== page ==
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Scientists have announced a small but important step in the development of an effective cattle vaccine to prevent bovine tuberculosis. They have identified a "biomarker" using sophisticated molecular technology that allows them to predict vaccine efficacy. David Williams, chairman of the Badger Trust, which strongly supports vaccination of both cattle and badgers, said: "We welcome this refinement in laboratory technique, part of the progress towards the long-awaited goal of an effective cattle vaccine.
Tom Velk and Olivia Gong say while China shows all the usual traits of a conventional great power, the West needs to accept that the way it wields its influence is also very different. [Tom Velk is a professor of economics and director of the North American Studies program at McGill University. Olivia Gong is a finance student and research assistant at McGill].
Read more at the South China Morning Post
The artist and professor advises women to look for ways in which being female is an advantage in their industry.
Read more at Financial Times
(Chemistry professor Joe Schwarcz): What did the jockey who never lost a race whisper into the horse's ear? Roses are red violets are blue Horses that lose are made into glue! OK, so it's a groaner. But until the advent of polyvinyl acetate (PVA) and other synthetic glues in the 20th century, the destiny of aging horses was indeed the glue factory. The collagen extracted from their hides, connective tissues and hoofs made for an ideal wood adhesive. Our word "collagen," for the group of proteins found in these tissues, actually derives from the Greek "kolla" for "glue."
A growing body of evidence suggests that the sunshine vitamin can do more than increase bone strength, leading many researchers to pop mega doses of vitamin D in an attempt to ward off a host of conditions, including various cancers, diabetes, heart and autoimmune disease. The more of the nutrient that is in the bloodstream, the better the health outcomes, surveys have found, although not everyone is convinced of the health benefits of higher-dose vitamin D supplements.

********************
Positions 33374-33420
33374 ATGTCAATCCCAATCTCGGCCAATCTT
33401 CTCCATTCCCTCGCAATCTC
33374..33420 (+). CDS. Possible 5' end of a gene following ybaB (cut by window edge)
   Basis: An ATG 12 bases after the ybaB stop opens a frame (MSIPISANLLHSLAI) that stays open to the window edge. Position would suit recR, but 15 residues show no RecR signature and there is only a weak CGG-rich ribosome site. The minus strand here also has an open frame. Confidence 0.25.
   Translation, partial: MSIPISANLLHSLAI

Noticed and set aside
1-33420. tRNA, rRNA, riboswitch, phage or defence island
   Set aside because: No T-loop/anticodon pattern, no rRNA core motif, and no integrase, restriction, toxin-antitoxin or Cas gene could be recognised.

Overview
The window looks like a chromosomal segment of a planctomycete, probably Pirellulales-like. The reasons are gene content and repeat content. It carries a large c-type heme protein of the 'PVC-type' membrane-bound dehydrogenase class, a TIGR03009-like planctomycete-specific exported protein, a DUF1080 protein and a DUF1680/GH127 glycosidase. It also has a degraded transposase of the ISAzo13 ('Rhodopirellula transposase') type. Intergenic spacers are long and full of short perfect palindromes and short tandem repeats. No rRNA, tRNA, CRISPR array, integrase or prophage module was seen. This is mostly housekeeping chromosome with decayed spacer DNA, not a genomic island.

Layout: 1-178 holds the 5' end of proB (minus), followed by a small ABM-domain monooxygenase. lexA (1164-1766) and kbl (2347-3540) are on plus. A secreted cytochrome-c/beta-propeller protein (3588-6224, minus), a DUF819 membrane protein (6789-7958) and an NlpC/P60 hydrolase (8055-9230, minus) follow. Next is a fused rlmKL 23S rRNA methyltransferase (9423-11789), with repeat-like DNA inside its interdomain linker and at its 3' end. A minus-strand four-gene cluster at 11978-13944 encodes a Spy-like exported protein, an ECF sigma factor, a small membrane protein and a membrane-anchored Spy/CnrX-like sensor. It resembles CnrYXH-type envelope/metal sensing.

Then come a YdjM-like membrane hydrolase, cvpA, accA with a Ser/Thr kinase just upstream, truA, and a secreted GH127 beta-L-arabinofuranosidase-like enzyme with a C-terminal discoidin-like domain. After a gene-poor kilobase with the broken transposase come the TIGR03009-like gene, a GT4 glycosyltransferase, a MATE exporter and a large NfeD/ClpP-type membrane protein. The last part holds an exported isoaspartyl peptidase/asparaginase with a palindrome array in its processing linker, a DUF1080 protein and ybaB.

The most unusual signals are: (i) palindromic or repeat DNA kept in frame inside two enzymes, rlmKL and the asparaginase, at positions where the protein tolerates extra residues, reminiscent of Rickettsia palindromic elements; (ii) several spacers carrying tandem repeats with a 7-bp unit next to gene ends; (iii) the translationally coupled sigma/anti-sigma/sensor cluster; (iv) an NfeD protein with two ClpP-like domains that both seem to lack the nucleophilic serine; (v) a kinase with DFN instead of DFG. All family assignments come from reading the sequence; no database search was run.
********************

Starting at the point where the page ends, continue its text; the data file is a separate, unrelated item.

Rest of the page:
McGill wide receiver Shaquille Johnson received the Peter Gorman Trophy, emblematic of the rookie-of-the-year award in CIS football, during the CFL Player Awards ceremony in Toronto Thursday night. Johnson, a 19-year-old management freshman from Brampton, Ont., is only the second McGill player to win the award. Michael Soles was the Peter Gorman Trophy winner in 1986; he went on to a long CFL career. "As a person, Shaq is quiet, modest, and humble," McGill head coach Clint Uttley said. "As a football player, he has a natural feel for the game.
(Desautels' Karl Moore): “It seems every Business School professor starts by saying how much the world has changed” – that was Henry Mintzberg’s opening to a session on change, not unsurprisingly Henry takes a different tack. He points out that continuity is as important as change. We are co-teaching strategy to a group of Chinese executives today, and I had to sheepishly admit I had done just that earlier in the day!
Read more at Forbes